There is a bit of local pride in the addition at the Hirshhorn Museum and Sculpture Garden of two works by a leading figure in the Washington Color School artist whose hallmark Light Depth by Sam Gilliam, a sprawling, 10-by 75-foot-long piece of stained, unstretched canvas, was commissioned by the Corcoran Gallery of Art upon the occasion of its 1969 centennial as one of the first fine art galleries in the country. When the Corcoran closed in 2014, its 17,000 works went under the care of the National Gallery of Art, to be distributed to peer institutions. The Hirshhorn received more than two dozen major works from the collection in 2019 including Light Depth , and a later Gilliam work, 1994’s Level One . The 50-year-old work by Gilliam, the Mississippi artist who at 83 is one of the District’s most significant artists, is meant to change upon each installation, and will likely do so in its new locale.
Acquisition seems like a cold word to use for new additions at the Smithsonian’s National Zoological Park. Especially when considering the rare clouded leopard— the first at the Zoo—who made their debut there in September. Let’s instead call them new residents. The National Zoo has had adult clouded leopards since 2006. But Paitoon and Jillian, born last spring at the Nashville Zoo, are the first cubs. For decades, scientists at the Smithsonian Conservation Biology Institute have been studying behavior of clouded leopards. The wild cats from the Himalayan foothills are found through mainland Southeast Asia into southern China. They are listed as vulnerable in the wild by the International Union of Conservation of Nature, which estimated that there are about 10,000 clouded leopards in the wild.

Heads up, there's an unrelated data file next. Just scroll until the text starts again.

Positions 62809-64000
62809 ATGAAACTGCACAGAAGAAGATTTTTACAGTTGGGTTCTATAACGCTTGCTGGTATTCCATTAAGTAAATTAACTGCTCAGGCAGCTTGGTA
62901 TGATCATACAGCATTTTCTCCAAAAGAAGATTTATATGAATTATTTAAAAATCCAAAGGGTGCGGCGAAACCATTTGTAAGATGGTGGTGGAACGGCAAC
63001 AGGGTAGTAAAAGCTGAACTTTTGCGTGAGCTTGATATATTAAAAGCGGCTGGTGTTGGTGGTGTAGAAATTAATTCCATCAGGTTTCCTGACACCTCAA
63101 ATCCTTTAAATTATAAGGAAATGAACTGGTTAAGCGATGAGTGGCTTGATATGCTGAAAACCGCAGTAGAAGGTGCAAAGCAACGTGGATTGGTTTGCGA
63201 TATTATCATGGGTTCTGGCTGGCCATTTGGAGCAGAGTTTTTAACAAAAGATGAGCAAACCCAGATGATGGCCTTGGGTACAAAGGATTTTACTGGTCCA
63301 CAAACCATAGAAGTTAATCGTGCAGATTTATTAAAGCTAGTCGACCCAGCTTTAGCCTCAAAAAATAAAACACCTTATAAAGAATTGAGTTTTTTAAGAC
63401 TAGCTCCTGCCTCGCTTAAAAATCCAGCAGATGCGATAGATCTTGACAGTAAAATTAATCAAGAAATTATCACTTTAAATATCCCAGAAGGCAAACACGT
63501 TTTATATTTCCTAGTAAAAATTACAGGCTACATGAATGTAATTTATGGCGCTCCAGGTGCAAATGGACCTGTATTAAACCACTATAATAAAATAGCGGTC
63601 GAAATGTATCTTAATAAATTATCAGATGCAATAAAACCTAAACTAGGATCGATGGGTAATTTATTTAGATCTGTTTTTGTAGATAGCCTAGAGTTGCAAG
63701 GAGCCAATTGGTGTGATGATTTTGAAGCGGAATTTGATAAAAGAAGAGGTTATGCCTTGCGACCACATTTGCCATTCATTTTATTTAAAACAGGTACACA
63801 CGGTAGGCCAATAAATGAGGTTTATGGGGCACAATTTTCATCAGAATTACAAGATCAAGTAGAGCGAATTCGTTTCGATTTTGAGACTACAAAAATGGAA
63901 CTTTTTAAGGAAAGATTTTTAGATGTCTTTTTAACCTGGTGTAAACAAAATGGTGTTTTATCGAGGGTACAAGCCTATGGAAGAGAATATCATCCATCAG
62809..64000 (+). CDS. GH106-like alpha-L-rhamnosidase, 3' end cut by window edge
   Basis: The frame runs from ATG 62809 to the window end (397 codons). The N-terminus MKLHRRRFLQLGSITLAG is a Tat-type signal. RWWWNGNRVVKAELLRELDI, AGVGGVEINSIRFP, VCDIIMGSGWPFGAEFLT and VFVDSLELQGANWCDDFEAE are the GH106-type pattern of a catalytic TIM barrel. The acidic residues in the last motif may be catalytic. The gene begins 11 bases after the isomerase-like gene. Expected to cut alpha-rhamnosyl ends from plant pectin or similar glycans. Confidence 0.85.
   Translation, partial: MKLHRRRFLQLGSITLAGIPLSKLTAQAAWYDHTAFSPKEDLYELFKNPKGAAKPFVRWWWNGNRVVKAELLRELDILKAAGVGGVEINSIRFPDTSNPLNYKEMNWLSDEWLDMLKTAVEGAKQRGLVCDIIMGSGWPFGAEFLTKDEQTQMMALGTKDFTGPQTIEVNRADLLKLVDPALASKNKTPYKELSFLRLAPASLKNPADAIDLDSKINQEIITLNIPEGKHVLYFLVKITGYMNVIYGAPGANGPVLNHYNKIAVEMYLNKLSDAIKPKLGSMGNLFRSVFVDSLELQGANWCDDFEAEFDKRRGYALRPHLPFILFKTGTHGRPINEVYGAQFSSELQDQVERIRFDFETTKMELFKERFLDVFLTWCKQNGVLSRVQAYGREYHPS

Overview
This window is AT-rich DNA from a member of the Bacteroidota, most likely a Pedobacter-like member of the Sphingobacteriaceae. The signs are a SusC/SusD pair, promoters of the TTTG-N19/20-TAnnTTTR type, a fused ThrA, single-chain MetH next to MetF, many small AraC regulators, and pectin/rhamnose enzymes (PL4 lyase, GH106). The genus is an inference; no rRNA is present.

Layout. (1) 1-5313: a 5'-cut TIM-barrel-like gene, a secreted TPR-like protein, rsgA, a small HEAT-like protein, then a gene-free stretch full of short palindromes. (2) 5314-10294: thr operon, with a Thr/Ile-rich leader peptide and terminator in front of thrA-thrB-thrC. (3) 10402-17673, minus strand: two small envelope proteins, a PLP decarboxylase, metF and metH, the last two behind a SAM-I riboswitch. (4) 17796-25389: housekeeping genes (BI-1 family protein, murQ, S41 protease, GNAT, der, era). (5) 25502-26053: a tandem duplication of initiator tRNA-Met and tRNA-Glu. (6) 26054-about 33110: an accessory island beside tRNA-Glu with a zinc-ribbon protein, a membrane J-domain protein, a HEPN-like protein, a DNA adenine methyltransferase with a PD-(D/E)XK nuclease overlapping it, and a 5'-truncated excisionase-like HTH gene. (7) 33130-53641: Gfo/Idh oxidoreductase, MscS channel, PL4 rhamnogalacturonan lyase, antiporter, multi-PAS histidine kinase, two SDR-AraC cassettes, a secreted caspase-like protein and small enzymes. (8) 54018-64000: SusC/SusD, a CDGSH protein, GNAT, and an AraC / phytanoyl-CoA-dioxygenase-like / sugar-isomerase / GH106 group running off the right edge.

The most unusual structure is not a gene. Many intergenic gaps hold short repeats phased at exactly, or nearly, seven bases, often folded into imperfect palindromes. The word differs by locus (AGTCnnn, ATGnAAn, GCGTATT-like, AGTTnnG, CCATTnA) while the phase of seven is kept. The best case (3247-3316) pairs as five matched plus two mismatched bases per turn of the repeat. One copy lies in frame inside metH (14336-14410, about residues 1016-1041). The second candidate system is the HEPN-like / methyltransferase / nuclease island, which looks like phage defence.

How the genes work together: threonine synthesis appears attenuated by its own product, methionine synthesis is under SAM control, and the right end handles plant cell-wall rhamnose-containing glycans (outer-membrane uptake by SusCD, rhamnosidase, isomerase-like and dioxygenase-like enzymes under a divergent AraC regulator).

The bright and splashy Toilet paper and cigarettes black and pink by Katherine Bernhardt is part of a current recent acquisitions show at the Hirshhorn Museum and Sculpture Garden. And the work by the Brooklyn artist is an arrangement of just that: Eight giant butts and 14 rolls across an 8-by 10-foot canvas. Born in 1975 in Missouri, Bernhardt, christened “the so-called female bad-boy of contemporary art,” has only been exhibiting her vivid paintings this century. Her other unexpected subject matter includes Nike swoops and Pink Panther profiles. Toilet paper… is currently on display as part of a show titled “Feel the Sun in Your Mouth: Recent Acquisitions,” named after a phrase used in the French artist Laure Prouvost’s video, Swallow, also new to the collections.